Today’s post has to do with Financial Freedom! I bet you like the sound of that, don’t you? Financial freedom is something that we all seek. The ability to be able to say that we don’t owe anyone anything is a dream that we all have.
What if I told you that you could accomplish this with a snowball?? I know that sounds crazy, right? But the truth is that small successes lead to even bigger ones. There are several ways to pay off debt, my favorite being The Debt Snowball. It’s pretty simple how this method works. Think of it in terms of snowball versus an avalanche (which is another method that I will cover at another time.) How does an avalanche often start? With a teeny, tiny snowball.
My husband and I have been wanting to pay off our debt for some time now. We already decided to use The Debt Snowball method to do so. It’s a simplistic way to pay off your debt without losing the momentum. Losing momentum is the biggest cause of debt payoff death, so to speak. When you don’t see progress you tend to stop doing what you’re doing, right?
When you commit to paying off debt this way, you see the small victories which make you want to keep going. Many other methods leave you waiting to see results, and that can be very frustrating. Let me explain how this wonderful method works.
The first thing you need to do is sit down with a pen and paper. I know, I know, pen and paper, so archaic. But trust me, this step is vital. Now that you have your pen and paper, write down all of your debt (anything that majorly affects your credit score falls into this… car payments, credit cards, personal loans, etc.) Now that you’ve written the names down, write down the full balance of what you owe on each one and what the monthly payment is for each.
Okay, now that you have your handy dandy list of all the money you owe from now until what seems like forever, take the list and organize it from smallest full balance to largest full balance. This is the order in which you are going to pay off your debts.
Each month you will pay your regular monthly payments for each debt on the list, however with the smallest balance throw any extra money you can at it until it is paid in full. Whew!!! One debt paid off, it feels wonderful. Now what you’re going to do is continue to pay your regular monthly payment on each remaining debt, except, now the debt that previously held the number one spot on your list is paid off. You’re going to now take the regular monthly payment you would normally put towards paying it towards the second debt on your list and any extra dough you can apply towards it. Once that one is paid off, you now have two debts checked off your list!! How exciting is that?! You will continue to repeat this cycle until all the debts on that list are paid off. Amazing what the little steps can do to help you achieve the bigger picture.
I’m going to break this down a little further below, so as to make it visually easier to understand. (Please know that these are not actual numbers but an example to assist in the learning process.)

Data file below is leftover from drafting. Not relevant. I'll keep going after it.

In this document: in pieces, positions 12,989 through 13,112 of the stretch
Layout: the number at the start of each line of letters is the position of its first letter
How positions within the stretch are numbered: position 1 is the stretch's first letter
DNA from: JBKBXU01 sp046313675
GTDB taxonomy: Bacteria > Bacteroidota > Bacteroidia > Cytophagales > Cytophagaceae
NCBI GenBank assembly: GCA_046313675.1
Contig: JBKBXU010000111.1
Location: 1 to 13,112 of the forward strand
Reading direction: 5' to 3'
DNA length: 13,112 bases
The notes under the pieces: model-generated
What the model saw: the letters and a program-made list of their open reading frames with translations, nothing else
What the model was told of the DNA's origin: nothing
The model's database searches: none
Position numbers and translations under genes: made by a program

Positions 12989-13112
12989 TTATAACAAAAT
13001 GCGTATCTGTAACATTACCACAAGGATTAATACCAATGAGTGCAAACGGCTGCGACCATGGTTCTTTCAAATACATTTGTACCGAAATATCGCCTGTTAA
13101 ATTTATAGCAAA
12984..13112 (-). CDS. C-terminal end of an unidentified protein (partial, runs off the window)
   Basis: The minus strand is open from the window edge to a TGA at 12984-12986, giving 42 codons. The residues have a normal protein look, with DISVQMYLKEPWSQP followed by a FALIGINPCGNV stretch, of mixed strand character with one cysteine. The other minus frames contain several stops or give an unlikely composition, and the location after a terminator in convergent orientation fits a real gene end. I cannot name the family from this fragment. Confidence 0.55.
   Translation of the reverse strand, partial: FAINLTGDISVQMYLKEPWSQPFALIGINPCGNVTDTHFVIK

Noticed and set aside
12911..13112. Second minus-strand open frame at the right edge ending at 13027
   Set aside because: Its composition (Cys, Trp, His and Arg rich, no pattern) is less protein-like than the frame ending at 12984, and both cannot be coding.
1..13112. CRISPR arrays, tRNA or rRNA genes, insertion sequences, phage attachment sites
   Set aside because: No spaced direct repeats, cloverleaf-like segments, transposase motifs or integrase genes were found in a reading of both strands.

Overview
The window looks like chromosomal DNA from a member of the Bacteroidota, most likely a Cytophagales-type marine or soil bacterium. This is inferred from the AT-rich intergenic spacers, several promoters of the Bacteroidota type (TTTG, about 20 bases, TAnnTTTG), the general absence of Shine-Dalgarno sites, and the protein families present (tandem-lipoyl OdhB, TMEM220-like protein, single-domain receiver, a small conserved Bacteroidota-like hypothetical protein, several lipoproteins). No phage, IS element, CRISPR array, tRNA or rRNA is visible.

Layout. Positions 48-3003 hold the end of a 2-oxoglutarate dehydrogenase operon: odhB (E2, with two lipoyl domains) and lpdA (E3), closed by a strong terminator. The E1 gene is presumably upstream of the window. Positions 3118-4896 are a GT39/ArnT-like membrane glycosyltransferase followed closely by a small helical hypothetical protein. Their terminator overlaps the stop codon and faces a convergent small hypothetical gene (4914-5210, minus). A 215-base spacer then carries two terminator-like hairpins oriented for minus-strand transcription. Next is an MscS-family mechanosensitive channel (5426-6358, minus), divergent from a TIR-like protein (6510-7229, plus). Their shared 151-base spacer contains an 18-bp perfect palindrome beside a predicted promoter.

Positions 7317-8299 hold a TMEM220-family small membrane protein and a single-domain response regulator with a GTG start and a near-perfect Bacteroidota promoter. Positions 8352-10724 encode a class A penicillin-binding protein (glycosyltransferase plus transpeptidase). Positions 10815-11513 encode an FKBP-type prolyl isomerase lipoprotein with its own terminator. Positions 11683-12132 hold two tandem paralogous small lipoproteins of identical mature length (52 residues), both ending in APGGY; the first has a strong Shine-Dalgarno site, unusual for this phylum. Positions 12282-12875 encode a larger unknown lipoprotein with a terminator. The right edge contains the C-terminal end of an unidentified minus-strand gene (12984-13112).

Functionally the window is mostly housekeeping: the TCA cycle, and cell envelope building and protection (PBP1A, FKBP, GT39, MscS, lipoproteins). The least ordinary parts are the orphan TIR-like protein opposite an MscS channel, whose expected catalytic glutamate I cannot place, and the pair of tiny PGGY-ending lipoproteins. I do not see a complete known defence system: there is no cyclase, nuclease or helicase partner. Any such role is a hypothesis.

I present Susie’s Debt. Susie was not very careful and took on way too many debts when she was in college. She got lucky and received scholarships that paid for room and board, but of course they don’t pay everything else. Susie took on too many credit cards, and she also took out a personal loan, got a car and co-signed a car with her boyfriend, who is now her husband. Now their debts are combined. Below is a list of their debts, the balances and what their monthly payments for each are.
We’re going to take this list and break it down for you as a Debt Snowball payment method.
Step One: Pay the regular monthly payment towards all 11 debts on list. Apply any extra payment possible towards Debt #1 to help in paying it off faster.
Step Two: Debt #1 is now paid off. It’s regular monthly payment equals $30.00. Pay regular monthly payment for Debts #3-11. On Debt #2 pay it’s regular monthly payment of $25.00, but add Debt #1’s regular monthly payment towards it. (Equalling new monthly payment for Debt #2 of $55.00) Add any extra payment towards it to pay it off faster.
Step Three: Debts #1 and #2 are now paid off. Their regular combined monthly payment = $55.00. Pay regular monthly payment for Debts #4-11. On Debt #3 pay it’s regular monthly payment of $37.00, but add Debt #1 and Debt #2’s regular monthly payment towards it. (Equalling new monthly payment for Debt #3 of $92.00) Add any extra payment towards it to pay it off faster.
Step Four: Debts #1-3 are now paid off. Their regular combined monthly payment = $92.00. Pay regular monthly payment for Debts #5-11. On Debt #4 pay it’s regular monthly payment of $53.00, but add Debt #1-3’s regular monthly payment towards it. (Equalling new monthly payment for Debt #4 of $145.00) Add any extra payment towards it to pay it off faster.
Step Five: Debts #1-4 are now paid off. Their regular combined monthly payment = $145.00. Pay regular monthly payment for Debts #6-11. On Debt #5 pay it’s regular monthly payment of $92.00, but add Debt #1-4’s regular monthly payment towards it. (Equalling new monthly payment for Debt #2 of $237.00) Add any extra payment towards it to pay it off faster.
I’m sure by this point you get the gist of how the payoff method works. You just simply keep repeating the steps each month until eventually every debt on the list is paid off. You can see the progress you make on this one and it definitely helps keep up the momentum.
I hope you enjoyed this post and found it to be highly informational. Any thoughts, questions or concerns, please leave them in the comments. I look forward to hearing from you!
Thanks for stopping by!